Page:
EUROPEAN football should learn from the trials of Barcelona after reality firmly arrived at the gates of the Camp Nou. Barca were dumped out of the UEFA Champions League at the group stage for the first time since 2000, completing a dreadful year for one of the continent’s biggest and most successful clubs.
For Barca’s hordes, the morning after being soundly beaten in Munich by Bayern must feel like the collapse of an empire. It certainly provides affirmation of the club’s decline over the past few years, both on and off the pitch. Who would have anticipated, back in 2015 when they last won the Champions League that they would face crippling debts, lose their talismanic player because they couldn’t afford him and then tumble out of the competition before the knockout stage? Barca are in serious trouble and if they doubted it before they travelled to Germany, they surely realise the scale of their problems now.
The Spanish media called it Barca’s resignation from the football elite and accused the club of being trapped in time, pointing to a decline that started in Lisbon in 2019-20 when they were thoroughly humiliated by Bayern Munich by eight goals to two.
When Barca won the 2015 Champions League, it seemed the continuation of the club’s dominance of European football that started with Pep Guardiola’s era. However, it was Real Madrid, not Barca, who were in the ascendancy, winning the competition in 2016, 2017 and 2018. Meanwhile, Barca struggled to get past the quarter-final in all three seasons, losing to Atlético Madrid, Juventus and Roma, the latter a complete collapse after winning the first leg. Then came 2018-19’s dramatic capitulation against Liverpool in the semi-final, losing 3-0 after winning the first leg 3-1. The Barca of Pep would not have thrown away a tie like that.
In 2019-20, Barca got to the last eight again and were dismantled by Bayern. They went out a round earlier last season, ousted by Paris Saint-Germain, whose victory underlined a shift in European football – the pretenders had finally overtaken the masters.
Losing Messi may have been a necessity from a financial standpoint, but his departure may have ripped the heart out of Barca, a premature end to his career with the club at a time when crisis was approaching. They might have a batch of outstanding players in the wings, but youngsters take time to flourish and it may need a period in the wilderness to allow Barca to regroup and re-emerge with a different model. Says Xavi, the unfortunate coach who has to drag the club through this season: “We have to get Barca back to where they belong, which is not in the Europa League…a new era starts today.”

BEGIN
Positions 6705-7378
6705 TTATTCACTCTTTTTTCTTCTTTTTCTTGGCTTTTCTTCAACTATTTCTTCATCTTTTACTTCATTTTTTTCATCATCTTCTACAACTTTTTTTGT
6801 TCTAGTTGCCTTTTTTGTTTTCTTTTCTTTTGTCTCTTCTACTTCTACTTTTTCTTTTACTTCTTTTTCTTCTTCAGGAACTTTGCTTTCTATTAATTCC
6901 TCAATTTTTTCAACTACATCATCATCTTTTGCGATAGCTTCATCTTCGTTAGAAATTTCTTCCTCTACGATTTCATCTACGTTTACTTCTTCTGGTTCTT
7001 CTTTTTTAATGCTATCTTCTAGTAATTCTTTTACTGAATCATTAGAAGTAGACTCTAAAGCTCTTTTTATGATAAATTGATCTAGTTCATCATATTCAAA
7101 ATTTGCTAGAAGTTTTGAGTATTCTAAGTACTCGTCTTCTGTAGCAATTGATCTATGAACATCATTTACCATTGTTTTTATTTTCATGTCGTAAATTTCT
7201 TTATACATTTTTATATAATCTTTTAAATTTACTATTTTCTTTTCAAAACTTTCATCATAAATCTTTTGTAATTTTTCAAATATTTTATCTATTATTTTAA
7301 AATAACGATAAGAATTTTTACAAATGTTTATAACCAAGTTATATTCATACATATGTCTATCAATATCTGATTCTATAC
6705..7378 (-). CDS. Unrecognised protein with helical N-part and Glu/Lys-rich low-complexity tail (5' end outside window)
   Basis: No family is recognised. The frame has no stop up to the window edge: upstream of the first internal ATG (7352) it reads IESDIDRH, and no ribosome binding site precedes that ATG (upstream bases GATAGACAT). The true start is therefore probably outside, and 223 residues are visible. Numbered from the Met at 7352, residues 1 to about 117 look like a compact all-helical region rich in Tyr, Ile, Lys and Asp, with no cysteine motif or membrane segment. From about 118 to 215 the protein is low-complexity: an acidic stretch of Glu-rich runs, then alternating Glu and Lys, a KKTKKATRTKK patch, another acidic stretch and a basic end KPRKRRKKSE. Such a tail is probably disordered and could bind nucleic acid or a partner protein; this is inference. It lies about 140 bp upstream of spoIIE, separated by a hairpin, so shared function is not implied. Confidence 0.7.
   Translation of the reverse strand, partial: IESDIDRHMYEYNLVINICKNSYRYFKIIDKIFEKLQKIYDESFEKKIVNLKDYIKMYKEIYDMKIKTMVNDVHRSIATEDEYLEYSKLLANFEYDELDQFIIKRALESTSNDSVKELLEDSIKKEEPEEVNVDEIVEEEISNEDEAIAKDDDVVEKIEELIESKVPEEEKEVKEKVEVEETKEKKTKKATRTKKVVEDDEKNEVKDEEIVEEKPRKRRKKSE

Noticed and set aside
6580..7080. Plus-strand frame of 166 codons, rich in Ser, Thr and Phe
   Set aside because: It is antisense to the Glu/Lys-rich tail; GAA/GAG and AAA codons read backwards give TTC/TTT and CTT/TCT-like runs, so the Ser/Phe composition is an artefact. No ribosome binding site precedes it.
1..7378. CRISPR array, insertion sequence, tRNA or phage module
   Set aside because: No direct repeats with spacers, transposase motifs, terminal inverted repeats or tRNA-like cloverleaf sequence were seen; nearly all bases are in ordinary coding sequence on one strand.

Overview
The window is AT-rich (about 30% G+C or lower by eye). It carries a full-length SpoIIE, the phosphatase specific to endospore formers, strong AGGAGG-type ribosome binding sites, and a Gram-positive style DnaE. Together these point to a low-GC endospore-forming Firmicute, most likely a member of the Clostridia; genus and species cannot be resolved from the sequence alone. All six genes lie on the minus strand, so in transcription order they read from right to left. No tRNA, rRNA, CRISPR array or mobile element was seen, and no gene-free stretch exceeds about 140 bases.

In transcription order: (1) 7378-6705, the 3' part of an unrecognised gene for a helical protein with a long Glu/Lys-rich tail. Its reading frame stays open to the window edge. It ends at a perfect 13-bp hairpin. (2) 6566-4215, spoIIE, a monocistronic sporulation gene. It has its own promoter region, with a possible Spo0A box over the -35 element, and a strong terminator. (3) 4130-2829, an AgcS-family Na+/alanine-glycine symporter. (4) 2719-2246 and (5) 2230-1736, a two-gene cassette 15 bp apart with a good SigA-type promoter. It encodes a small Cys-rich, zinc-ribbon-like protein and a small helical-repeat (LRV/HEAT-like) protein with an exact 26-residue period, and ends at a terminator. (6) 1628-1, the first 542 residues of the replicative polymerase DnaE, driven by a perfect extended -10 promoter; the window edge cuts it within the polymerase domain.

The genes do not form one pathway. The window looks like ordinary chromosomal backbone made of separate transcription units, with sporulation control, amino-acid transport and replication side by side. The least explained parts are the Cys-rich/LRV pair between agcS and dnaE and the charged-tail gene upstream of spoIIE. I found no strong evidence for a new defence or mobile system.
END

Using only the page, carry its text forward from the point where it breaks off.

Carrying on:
Big clubs fall from grace, although in the modern game, it’s a lot harder for giants to be toppled. Barca’s situation, made worse by their horrendous loss of € 555 million in 2020-21, is poor by their own standards, but they won’t suffer relegation and there’s no way Spain, Catalonia and the city of Barcelona will allow a collapse of one of its greatest sporting ambassadors. Real Madrid failed to make the European Cup in 1970-71 and were, instead, in the European Cup-Winners Cup, reaching the final against Chelsea. They almost seemed embarrassed to be competing in anything other than the premier competition. Likewise, Manchester United, in 2014, found themselves excluded from Europe for the first time in years and Liverpool went from 1985 to 2000 without Champions League football. Others, such as AC Milan and Inter have also slipped from view at various times. Prolonged success is never guaranteed.
From 2004 to 2021, Barca finished in the top three in Spain, but in 2021-22, this seems unlikely to happen. Their best chance of qualifying for next season’s Champions League may well be by winning the Europa League. Absence from the competition’s latter stages will cost them dear – over the previous five years, their revenues from Europe amounted to € 421 million – and failure to even qualify for 2022-23 will hit Barca’s turnover significantly. Given the club had the highest wage bill in Spain in 2021, they need Champions League football to remain competitive. The wage bill of € 432 million – representing a wage-to-income ratio of 73% – was also the biggest in Europe. With Messi and Antoine Griezmann now gone, this should surely drop to more sustainable levels.
Ironically, Barca, along with Real Madrid and Athletic Bilbao, are leading the bid to thwart “Project Boost”, the plan for private equity firm CVC to inject € 2 billion into the La Liga coffers which will mortgage the league’s TV rights for 50 years. The three clubs offer an alternative, “Project Sustainable”, which will operate via a Special Purpose Vehicle (SPV) that will raise € 2 billion at a cost of 2.5 to 3% per annum over 25 years. The scheme will, apparently, be cheaper for the clubs than the CVC proposal and would not involve a stake in the league being transferred. Major banks such as JP Morgan, Bank of America and HSBC have been working with the three clubs, who have already written to the other members of La Liga, urging them to back Project Sustainable.
What next for Barca? Aside from the Europa League, which could hand them a very tough draw, they are 16 points behind league leaders Real Madrid but six behind fourth place. Xavi, who epitomises the overused claim, “he’s one of our own”, was hired for the long term with the mission of building a new team. With the club’s debts standing at around € 1.4 billion, some skilful financial engineering will be required to create a blend of home grown talent and proven ability from outside. It may be painful at the moment for the Culés, but the major surgery will be a prerequisite for future success. And there will be another golden era for Barcelona, it is just the timing that will be uncertain for some time.